Aunt Hortense: [pauses] So are you.
See more »

Alternate Versions

In the version of The Gay Divorcee released in Brazil in the 1930s, the Brazilian actor Raul Roulien sang in the musical number "The Continental". See more »

Connections

Referenced in Roberta (1935) See more »

Soundtracks

The Continental
(1934)
Music and Lyrics by Con Conrad and Herb Magidson
Song performed by Fred Astaire, Ginger Rogers, Erik Rhodes, Lillian Miles
Dance performed by Fred Astaire, Ginger Rogers, chorus
See more »

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User Reviews

"Distinct Tendencies Towards Terpsichorean Excellence"
14 March 1999 | by stryker-5See all my reviews

Guy Holden, the celebrated stage dance star, is touring Europe on vacation. Mimi Glossop is a rich American living in London and is currently in the throes of a divorce. They meet, they dance, they fall in love.

Ginger Rogers was by far the bigger cinema star when RKO Radio teamed her with Fred. She had appeared in 34 films to his 3, and two in the previous year had been smash hits - "Golddiggers" and "42nd Street". This loose borrowing from Cole Porter's Broadway show contains only one of the master's songs, the immortal "Night And Day", and only four other songs in the entire movie - Conrad & Magidson's "Needle In A Haystack" and "The Continental", and Gordon & Revel's "Don't Let It Bother You" and "Let's K-nock K-nees" (featuring an 18-year-old Betty Grable, who had herself featured in no less than eight films in the previous year).

At the depth of the Depression, this sort of film was all the rage - a fantasy of carefree opulence and ease, set in a world of Parisian floorshows, ocean liners and tuxedos. The wit is sharp and the mood flirtatious. What if the film-makers hadn't the first clue about how an English barrister conducts his cases? This is about romance, not professional ethics. What if the terrain of Brighton isn't an igneous intrusion, but in fact a sedimentary accretion? This is about two people's sublime dancing, not geology.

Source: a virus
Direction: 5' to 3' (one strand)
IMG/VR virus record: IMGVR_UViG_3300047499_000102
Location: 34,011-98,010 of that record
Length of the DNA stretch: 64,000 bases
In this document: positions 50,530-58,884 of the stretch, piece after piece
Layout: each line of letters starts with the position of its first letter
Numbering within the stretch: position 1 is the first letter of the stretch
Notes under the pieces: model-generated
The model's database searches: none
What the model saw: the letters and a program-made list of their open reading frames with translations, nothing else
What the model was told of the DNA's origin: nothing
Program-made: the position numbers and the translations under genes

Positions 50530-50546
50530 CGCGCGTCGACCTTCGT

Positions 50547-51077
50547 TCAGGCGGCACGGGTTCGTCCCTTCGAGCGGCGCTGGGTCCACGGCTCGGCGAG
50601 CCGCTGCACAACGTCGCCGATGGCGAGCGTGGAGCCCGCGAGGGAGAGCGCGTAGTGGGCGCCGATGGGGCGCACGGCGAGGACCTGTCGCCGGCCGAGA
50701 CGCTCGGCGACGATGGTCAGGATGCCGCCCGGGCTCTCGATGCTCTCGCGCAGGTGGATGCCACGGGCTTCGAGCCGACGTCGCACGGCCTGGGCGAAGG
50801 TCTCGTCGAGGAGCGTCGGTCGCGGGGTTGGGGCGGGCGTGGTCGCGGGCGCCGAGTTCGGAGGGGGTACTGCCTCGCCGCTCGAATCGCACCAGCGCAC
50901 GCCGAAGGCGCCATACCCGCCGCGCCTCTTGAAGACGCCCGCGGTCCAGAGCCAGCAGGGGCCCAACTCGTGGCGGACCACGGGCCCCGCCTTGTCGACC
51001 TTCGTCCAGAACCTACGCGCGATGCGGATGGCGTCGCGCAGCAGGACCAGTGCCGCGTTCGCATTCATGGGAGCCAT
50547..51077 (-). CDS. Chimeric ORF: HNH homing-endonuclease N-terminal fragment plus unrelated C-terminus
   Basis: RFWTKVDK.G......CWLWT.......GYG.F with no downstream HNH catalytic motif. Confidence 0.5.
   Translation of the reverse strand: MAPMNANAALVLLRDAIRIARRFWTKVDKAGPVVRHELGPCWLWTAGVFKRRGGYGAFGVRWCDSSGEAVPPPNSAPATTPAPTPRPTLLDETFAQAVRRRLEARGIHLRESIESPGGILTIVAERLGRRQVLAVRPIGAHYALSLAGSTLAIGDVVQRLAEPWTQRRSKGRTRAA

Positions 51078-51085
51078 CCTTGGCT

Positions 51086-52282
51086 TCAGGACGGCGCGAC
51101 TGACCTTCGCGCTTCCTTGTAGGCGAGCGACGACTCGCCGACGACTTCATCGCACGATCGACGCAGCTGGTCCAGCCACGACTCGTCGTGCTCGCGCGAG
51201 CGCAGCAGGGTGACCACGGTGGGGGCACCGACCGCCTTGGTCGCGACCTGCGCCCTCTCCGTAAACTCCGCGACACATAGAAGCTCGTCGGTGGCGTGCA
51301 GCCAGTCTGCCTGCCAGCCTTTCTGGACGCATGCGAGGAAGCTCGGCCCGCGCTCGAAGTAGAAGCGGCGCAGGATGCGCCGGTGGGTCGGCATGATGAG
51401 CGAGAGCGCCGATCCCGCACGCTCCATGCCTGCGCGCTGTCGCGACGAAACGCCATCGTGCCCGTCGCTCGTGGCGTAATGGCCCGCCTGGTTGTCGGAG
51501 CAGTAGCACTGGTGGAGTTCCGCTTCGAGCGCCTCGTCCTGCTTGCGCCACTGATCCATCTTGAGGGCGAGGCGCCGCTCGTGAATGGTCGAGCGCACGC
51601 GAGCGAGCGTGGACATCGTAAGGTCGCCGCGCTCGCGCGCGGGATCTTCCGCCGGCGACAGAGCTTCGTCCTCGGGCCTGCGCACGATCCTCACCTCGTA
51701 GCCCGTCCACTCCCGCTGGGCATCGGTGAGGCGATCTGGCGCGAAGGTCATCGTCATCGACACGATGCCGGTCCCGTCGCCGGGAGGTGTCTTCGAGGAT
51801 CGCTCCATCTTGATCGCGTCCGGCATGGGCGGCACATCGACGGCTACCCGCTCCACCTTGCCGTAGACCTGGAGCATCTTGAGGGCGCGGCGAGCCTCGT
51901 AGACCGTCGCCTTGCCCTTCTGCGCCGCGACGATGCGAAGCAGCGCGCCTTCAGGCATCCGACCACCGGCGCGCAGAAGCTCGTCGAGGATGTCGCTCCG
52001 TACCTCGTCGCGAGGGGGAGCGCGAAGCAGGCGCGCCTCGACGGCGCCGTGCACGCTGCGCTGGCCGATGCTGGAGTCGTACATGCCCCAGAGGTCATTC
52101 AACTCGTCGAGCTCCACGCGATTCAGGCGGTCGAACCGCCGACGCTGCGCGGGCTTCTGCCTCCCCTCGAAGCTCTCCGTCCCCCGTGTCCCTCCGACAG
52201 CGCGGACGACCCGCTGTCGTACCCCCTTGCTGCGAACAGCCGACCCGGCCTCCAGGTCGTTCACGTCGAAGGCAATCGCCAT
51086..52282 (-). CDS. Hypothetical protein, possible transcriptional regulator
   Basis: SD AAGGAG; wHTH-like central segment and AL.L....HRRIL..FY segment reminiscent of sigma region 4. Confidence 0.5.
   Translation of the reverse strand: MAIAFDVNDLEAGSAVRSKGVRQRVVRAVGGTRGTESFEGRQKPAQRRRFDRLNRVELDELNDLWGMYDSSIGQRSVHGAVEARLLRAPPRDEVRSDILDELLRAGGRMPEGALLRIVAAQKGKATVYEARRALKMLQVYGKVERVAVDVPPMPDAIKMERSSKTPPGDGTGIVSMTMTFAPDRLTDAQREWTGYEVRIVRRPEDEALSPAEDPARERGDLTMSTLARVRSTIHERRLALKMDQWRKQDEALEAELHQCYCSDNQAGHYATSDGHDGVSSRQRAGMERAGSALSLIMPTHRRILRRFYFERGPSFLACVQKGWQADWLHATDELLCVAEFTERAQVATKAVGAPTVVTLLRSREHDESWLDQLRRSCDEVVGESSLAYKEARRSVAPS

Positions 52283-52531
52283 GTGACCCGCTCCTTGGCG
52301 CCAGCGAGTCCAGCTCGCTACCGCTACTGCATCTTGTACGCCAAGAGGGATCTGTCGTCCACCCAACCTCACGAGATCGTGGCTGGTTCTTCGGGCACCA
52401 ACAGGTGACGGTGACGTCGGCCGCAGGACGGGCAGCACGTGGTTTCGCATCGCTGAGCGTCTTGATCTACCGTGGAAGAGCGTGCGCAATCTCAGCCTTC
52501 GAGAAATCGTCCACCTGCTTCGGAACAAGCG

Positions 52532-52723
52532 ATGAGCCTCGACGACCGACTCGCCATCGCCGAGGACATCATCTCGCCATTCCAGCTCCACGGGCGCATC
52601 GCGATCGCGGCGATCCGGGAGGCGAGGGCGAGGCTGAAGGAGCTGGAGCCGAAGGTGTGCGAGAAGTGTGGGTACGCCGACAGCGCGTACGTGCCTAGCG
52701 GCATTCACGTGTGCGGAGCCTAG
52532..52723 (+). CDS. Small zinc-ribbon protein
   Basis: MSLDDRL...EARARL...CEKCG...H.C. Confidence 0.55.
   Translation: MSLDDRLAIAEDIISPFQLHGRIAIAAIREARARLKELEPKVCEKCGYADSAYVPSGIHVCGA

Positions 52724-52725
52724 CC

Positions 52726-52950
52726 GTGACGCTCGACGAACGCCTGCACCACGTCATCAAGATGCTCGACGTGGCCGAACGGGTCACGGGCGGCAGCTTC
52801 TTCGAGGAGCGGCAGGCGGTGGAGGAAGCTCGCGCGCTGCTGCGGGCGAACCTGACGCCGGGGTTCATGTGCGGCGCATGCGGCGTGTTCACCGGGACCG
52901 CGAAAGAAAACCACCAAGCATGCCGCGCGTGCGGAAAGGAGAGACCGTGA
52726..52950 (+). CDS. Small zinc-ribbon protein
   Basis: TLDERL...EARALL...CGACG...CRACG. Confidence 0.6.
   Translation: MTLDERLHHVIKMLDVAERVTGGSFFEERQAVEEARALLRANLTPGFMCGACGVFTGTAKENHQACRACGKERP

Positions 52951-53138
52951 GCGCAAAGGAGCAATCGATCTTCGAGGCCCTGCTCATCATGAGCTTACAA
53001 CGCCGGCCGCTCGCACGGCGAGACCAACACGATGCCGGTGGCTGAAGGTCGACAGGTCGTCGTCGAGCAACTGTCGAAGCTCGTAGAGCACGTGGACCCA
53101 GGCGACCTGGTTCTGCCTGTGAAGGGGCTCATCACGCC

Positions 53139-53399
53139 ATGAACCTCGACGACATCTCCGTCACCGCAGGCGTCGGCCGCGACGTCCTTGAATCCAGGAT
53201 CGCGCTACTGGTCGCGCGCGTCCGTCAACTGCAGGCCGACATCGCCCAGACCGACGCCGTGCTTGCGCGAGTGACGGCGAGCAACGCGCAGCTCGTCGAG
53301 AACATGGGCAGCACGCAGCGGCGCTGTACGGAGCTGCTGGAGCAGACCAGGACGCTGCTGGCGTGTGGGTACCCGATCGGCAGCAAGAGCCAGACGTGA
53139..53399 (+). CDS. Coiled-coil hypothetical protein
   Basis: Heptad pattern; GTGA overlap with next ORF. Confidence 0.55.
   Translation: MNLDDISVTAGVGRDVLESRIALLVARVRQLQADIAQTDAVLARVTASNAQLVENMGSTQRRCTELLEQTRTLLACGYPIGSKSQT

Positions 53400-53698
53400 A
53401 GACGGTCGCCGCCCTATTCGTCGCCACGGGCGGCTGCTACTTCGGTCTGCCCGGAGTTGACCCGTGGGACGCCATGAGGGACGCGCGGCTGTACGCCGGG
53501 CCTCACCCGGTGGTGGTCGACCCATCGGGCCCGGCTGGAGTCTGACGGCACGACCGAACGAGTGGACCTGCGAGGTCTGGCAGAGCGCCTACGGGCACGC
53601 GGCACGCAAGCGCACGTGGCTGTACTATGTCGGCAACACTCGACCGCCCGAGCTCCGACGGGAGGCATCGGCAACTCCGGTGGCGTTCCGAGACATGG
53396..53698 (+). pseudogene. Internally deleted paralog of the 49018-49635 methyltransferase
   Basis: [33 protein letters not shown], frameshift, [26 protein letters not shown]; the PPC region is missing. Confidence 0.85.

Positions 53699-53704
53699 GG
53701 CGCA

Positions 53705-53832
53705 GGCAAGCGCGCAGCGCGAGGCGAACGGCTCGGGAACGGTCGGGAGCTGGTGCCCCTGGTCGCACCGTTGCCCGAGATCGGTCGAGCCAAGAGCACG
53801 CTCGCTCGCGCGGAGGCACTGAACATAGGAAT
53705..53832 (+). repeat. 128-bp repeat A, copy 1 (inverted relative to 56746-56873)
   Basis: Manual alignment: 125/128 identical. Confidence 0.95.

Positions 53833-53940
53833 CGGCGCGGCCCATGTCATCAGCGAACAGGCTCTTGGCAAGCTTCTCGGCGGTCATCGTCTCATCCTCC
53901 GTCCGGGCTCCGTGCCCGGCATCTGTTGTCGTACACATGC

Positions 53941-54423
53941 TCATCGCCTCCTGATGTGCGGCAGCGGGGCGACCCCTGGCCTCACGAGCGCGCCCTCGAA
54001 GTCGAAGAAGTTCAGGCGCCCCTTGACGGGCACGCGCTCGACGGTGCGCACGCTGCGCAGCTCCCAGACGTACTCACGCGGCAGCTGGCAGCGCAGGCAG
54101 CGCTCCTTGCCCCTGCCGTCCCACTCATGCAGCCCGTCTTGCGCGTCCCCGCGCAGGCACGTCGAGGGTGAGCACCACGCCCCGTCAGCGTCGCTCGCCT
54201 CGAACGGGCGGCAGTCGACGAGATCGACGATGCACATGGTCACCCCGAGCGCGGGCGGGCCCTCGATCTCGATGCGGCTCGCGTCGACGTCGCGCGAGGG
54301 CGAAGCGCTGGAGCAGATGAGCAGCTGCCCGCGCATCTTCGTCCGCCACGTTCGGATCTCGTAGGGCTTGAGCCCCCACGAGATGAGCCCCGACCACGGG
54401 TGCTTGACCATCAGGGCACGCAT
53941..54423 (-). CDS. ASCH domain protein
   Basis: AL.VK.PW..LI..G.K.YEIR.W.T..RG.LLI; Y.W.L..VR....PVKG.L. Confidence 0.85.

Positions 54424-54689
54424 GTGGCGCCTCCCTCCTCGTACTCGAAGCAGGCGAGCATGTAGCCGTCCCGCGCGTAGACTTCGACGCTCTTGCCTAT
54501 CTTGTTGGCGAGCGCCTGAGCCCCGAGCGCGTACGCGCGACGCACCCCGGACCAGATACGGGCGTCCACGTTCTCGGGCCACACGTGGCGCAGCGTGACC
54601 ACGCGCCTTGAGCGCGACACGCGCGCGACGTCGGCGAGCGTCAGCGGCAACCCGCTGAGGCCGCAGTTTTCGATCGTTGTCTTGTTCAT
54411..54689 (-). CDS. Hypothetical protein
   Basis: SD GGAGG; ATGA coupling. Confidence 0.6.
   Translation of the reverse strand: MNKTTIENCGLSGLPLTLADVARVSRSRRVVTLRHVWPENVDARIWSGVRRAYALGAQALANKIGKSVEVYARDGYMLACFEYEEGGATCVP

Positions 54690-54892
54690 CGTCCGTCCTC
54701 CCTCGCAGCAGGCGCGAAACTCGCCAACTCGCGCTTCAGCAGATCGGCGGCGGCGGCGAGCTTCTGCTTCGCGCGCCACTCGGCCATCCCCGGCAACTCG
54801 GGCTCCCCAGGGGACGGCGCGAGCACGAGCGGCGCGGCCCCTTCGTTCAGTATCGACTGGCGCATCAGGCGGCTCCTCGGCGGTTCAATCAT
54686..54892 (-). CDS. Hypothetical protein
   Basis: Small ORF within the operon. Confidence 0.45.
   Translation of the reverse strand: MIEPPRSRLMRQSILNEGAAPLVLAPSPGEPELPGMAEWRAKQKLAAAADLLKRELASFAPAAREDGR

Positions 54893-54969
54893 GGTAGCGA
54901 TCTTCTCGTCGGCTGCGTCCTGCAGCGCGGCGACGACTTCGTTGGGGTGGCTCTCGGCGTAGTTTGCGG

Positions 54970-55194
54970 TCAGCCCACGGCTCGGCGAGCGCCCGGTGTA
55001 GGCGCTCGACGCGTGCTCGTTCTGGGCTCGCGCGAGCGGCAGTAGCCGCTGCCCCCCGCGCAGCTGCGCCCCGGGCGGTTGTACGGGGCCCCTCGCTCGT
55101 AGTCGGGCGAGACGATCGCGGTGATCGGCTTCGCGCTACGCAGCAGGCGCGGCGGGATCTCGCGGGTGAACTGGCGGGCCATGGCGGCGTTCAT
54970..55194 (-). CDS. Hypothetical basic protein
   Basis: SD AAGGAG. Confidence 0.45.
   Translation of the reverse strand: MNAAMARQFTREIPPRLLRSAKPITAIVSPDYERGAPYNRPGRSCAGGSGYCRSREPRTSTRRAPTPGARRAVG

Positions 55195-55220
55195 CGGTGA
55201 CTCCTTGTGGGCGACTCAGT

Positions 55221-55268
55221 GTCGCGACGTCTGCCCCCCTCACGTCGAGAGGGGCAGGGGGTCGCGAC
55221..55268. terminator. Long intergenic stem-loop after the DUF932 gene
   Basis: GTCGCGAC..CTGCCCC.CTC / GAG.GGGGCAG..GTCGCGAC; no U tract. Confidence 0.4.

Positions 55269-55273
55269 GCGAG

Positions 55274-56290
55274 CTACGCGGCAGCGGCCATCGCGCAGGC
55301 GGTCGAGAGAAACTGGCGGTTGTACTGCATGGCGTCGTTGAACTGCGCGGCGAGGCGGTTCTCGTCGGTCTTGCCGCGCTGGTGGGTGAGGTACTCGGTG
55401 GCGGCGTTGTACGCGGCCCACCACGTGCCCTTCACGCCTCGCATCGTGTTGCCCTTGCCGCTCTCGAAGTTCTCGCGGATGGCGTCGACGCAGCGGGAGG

Fred is as always the quintessence of style, a naturally elegant creature, and Ginger is gorgeous. The plot is very well constructed, containing all the misunderstandings associated with musical farce, but developing them with panache. The denouement is both neat and unexpected. There are plenty of girls dancing in the usual geometric patterns, but there is also abundant creativity in the choreography - the playful steps in "The Continental", for example, or Fred's reluctant dance for his supper. Mimi is trying to resist Guy, and has to be drawn into "Night And Day" against her will - an instance of character being expressed through dance. Max Steiner's arrangement of this number is glorious, with its 'tacit', and the swelling fortissimos, and a dainty countermelody in the strings. Ginger sings "The Continental" like an angel, nicely ragging the time.

Inconsequential? No doubt. Frothy? Certainly. A joy to watch? Definitely!